‘Prem Ratan Dhan Payo’ shows how Bollywood films can make a mark at U.S. box offices

‘Prem Ratan Dhan Payo’ acting trio pose

Bollywood actors, from left, Swara Bhaskar, Salman Khan and Sonam Kapoor pose for photographs during the trailer launch of their upcoming film “Prem Ratan Dhan Payo” in Mumbai, India.

(Rajanish Kakade / Associated Press)

In celebration of Diwali — Indian New Year, which began Nov. 11 — South Asians in the U.S. flocked to cinemas last weekend to see the newest Bollywood release. “Prem Ratan Dhan Payo” pulled in $2.8 million in its first four days on 287 screens.

That surprisingly strong showing landed the film at No. 8 on the weekend box office — right between the American studio hits “Bridge of Spies” and “Hotel Transylvania 2.”

In that time frame, “Prem Ratan Dhan Payo” (Receive a Treasure Called Love) has pulled in more than $36 million globally, the biggest worldwide opening for any Bollywood film in history, said Gitesh Pandya, head of Box Office Guru, a consulting company specializing in marketing and releasing films for the South Asian audience in North America.

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The film has been playing throughout the Los Angeles area, including in Encino, Simi Valley and Burbank. Pandya said that the film was advertised heavily on Indian and Pakistani TV channels in the U.S. and had significant traction on social media (the trailer has had almost 19 million YouTube views).

But much of the enthusiasm for the film can be attributed to the timing of its release: Diwali is the biggest holiday in India and for Indians everywhere. The film is set during that season and is a feel-good and festive piece with story lines predicated on family, loyalty, sacrifice and honor — set against magnificent palatial backdrops and interspersed with rousing musical sequences.

“The Diwali period is the perfect time to release a film which appeals to the entire family, and [this] fits the bill,” said Rohit Sharma, head of international sales and distribution sales for Mumbai-based Fox Star Studios, which made the film. Fox Star Studios is part of Fox International Productions.

The movie is loosely based on the classic novel “The Prisoner of Zenda.” Director Sooraj Barjatya, who has had a string of hits, reteamed for “Prem” with Salman Khan, one of Bollywood’s most bankable stars. Khan plays a double role: He is Prem Dilwala, an earnest, warmhearted performer who narrates lively reenactments of Hindu myths.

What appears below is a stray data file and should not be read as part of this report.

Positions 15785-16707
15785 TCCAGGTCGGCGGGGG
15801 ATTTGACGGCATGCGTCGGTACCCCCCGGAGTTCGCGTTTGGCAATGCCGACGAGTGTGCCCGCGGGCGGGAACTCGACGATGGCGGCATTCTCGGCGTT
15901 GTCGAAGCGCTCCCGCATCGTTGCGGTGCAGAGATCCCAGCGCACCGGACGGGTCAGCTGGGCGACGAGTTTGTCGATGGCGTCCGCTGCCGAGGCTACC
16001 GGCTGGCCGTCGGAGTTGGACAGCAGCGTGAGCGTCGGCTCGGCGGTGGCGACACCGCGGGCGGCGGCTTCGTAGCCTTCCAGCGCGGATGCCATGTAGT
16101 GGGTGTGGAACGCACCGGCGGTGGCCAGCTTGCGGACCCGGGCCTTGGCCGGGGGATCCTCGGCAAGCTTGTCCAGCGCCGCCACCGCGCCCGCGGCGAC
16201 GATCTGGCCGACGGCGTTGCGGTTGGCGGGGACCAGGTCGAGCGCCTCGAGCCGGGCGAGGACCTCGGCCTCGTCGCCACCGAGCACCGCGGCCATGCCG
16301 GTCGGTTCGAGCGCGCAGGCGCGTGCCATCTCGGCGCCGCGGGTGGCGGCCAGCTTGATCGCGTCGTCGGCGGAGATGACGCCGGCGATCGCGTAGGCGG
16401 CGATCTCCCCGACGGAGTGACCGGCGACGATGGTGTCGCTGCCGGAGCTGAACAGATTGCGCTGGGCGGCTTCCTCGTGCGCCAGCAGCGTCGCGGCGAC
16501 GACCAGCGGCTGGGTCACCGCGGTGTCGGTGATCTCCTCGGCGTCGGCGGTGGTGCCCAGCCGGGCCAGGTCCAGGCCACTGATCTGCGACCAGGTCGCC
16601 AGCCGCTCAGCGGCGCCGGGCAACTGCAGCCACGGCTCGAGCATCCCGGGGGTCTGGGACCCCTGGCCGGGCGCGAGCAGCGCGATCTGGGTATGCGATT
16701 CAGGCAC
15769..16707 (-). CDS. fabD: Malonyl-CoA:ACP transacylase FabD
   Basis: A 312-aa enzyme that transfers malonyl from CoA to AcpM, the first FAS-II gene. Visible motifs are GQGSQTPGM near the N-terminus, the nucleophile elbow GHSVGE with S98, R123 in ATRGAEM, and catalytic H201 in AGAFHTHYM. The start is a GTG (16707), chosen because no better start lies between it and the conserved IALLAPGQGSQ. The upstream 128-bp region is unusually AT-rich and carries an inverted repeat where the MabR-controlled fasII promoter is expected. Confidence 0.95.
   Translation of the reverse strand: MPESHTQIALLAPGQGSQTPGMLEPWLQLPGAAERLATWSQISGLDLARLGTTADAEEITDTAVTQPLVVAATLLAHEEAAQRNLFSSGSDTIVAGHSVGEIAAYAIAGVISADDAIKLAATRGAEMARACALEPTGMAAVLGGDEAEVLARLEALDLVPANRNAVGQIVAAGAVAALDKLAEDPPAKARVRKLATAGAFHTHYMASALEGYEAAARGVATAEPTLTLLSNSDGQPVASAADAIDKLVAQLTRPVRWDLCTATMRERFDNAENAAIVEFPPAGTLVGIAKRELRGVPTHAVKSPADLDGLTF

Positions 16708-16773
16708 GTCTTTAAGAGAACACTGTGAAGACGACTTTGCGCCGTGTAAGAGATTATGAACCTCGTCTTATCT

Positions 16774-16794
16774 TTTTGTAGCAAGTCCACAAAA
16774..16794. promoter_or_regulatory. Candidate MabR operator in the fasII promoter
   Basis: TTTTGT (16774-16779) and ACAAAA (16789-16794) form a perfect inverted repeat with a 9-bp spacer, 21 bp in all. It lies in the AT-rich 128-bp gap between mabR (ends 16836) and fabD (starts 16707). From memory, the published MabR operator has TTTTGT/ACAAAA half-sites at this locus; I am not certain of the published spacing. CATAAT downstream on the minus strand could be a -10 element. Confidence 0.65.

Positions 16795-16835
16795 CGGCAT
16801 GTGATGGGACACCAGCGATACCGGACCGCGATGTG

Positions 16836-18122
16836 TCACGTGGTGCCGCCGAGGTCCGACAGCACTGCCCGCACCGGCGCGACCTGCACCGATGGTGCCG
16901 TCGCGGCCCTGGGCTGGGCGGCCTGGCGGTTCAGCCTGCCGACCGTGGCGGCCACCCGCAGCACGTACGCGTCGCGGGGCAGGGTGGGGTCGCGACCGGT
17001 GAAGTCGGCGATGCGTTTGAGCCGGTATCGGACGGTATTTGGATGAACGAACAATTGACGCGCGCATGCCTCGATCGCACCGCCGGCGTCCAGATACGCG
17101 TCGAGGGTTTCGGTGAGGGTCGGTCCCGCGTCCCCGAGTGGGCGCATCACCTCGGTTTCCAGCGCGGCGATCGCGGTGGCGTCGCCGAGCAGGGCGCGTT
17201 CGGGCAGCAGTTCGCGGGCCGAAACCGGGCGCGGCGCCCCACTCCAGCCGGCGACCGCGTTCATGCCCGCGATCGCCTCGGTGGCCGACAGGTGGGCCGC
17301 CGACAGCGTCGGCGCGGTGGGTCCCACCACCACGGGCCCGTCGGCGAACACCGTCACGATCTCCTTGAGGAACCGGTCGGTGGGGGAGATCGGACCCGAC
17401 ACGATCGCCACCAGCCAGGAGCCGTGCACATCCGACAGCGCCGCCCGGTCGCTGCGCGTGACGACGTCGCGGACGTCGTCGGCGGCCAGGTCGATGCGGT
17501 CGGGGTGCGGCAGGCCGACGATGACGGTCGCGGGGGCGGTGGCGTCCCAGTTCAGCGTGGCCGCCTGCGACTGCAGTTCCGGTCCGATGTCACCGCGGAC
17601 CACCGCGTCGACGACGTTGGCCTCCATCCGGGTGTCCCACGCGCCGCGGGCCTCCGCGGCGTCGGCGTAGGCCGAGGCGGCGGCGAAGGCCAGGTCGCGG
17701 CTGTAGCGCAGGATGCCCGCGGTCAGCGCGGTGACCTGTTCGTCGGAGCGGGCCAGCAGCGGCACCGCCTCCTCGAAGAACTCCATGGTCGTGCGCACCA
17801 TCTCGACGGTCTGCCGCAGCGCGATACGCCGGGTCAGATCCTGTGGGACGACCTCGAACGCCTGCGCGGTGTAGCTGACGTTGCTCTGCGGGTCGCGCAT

He is also besotted with Princess Maithili (Sonam Kapoor), a royal for the modern age: a fashion plate, virtuous, independent — yet not so much so that she will turn her back on her arranged betrothal to Prem Dilwala’s double — Yuvraj Vijay Singh, the aloof, billionaire prince of Pritampur. The prince is about to be crowned king, and his stepbrother Ajay (Neil Nitin Mukesh), wants him out of the way so he can usurp the crown.

All this plays out against exquisitely shot sets: Almost every frame in the 2-hour, 46-minute film is filled with lavish details — thousands of marigolds, pathways covered in candles, a palace made entirely of crystal and mirrors; even the villagers are color coordinated, their market stalls immaculate.

“The film may not pretend to be original, but it presents a sumptuous reaffirmation of the wholesome and colorful nation — a cause to celebrate,” said Samir Dayal, professor of English and media studies at Bentley University in Waltham, Mass., and author of “Dream Machine: Realism and Fantasy in Hindi Cinema.”

Certainly, despite mixed critical reviews — the film has its predictable, formulaic moments, including a perfectly tied-up ending — it broke opening-weekend records in New Zealand, Fiji, the Netherlands and Mauritius, according to Sharma.

Dayal said, however, that for overseas Indian audiences, descriptions of a film being conformist or maudlin are meaningless.

“That cluster of failings has never prevented a Bollywood film from becoming hugely successful — and may explain the film’s success,” he said. Indeed, in this case, that formula has been the draw. For overseas audiences, he said “a residual nostalgia for the ‘homeland’ exerts a powerful tug on heartstrings — and wallets.”